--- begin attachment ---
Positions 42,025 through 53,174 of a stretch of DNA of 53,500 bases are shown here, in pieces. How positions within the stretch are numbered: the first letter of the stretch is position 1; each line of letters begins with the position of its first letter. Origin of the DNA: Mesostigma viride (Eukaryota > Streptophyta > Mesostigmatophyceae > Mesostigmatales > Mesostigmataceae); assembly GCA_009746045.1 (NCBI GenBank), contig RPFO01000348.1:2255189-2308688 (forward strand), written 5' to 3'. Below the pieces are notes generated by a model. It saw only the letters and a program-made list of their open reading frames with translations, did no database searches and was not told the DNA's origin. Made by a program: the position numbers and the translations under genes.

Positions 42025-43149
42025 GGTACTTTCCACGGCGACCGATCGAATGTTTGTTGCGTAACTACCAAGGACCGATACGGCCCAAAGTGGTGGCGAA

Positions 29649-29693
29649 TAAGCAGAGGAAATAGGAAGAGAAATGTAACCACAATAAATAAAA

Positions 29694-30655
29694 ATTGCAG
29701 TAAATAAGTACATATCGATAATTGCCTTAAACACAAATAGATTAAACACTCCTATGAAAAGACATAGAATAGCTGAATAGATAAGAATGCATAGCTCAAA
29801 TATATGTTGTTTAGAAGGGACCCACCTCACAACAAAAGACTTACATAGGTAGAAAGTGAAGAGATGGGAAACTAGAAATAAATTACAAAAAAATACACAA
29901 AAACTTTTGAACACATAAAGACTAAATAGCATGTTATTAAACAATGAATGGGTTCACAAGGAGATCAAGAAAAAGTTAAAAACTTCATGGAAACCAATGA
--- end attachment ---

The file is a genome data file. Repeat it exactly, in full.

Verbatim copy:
Positions 42,025 through 53,174 of a stretch of DNA of 53,500 bases are shown here, in pieces. How positions within the stretch are numbered: the first letter of the stretch is position 1; each line of letters begins with the position of its first letter. Origin of the DNA: Mesostigma viride (Eukaryota > Streptophyta > Mesostigmatophyceae > Mesostigmatales > Mesostigmataceae); assembly GCA_009746045.1 (NCBI GenBank), contig RPFO01000348.1:2255189-2308688 (forward strand), written 5' to 3'. Below the pieces are notes generated by a model. It saw only the letters and a program-made list of their open reading frames with translations, did no database searches and was not told the DNA's origin. Made by a program: the position numbers and the translations under genes.

Positions 42025-43149
42025 GGTACTTTCCACGGCGACCGATCGAATGTTTGTTGCGTAACTACCAAGGACCGATACGGCCCAAAGTGGTGGCGAA

Positions 29649-29693
29649 TAAGCAGAGGAAATAGGAAGAGAAATGTAACCACAATAAATAAAA

Positions 29694-30655
29694 ATTGCAG
29701 TAAATAAGTACATATCGATAATTGCCTTAAACACAAATAGATTAAACACTCCTATGAAAAGACATAGAATAGCTGAATAGATAAGAATGCATAGCTCAAA
29801 TATATGTTGTTTAGAAGGGACCCACCTCACAACAAAAGACTTACATAGGTAGAAAGTGAAGAGATGGGAAACTAGAAATAAATTACAAAAAAATACACAA
29901 AAACTTTTGAACACATAAAGACTAAATAGCATGTTATTAAACAATGAATGGGTTCACAAGGAGATCAAGAAAAAGTTAAAAACTTCATGGAAACCAATGA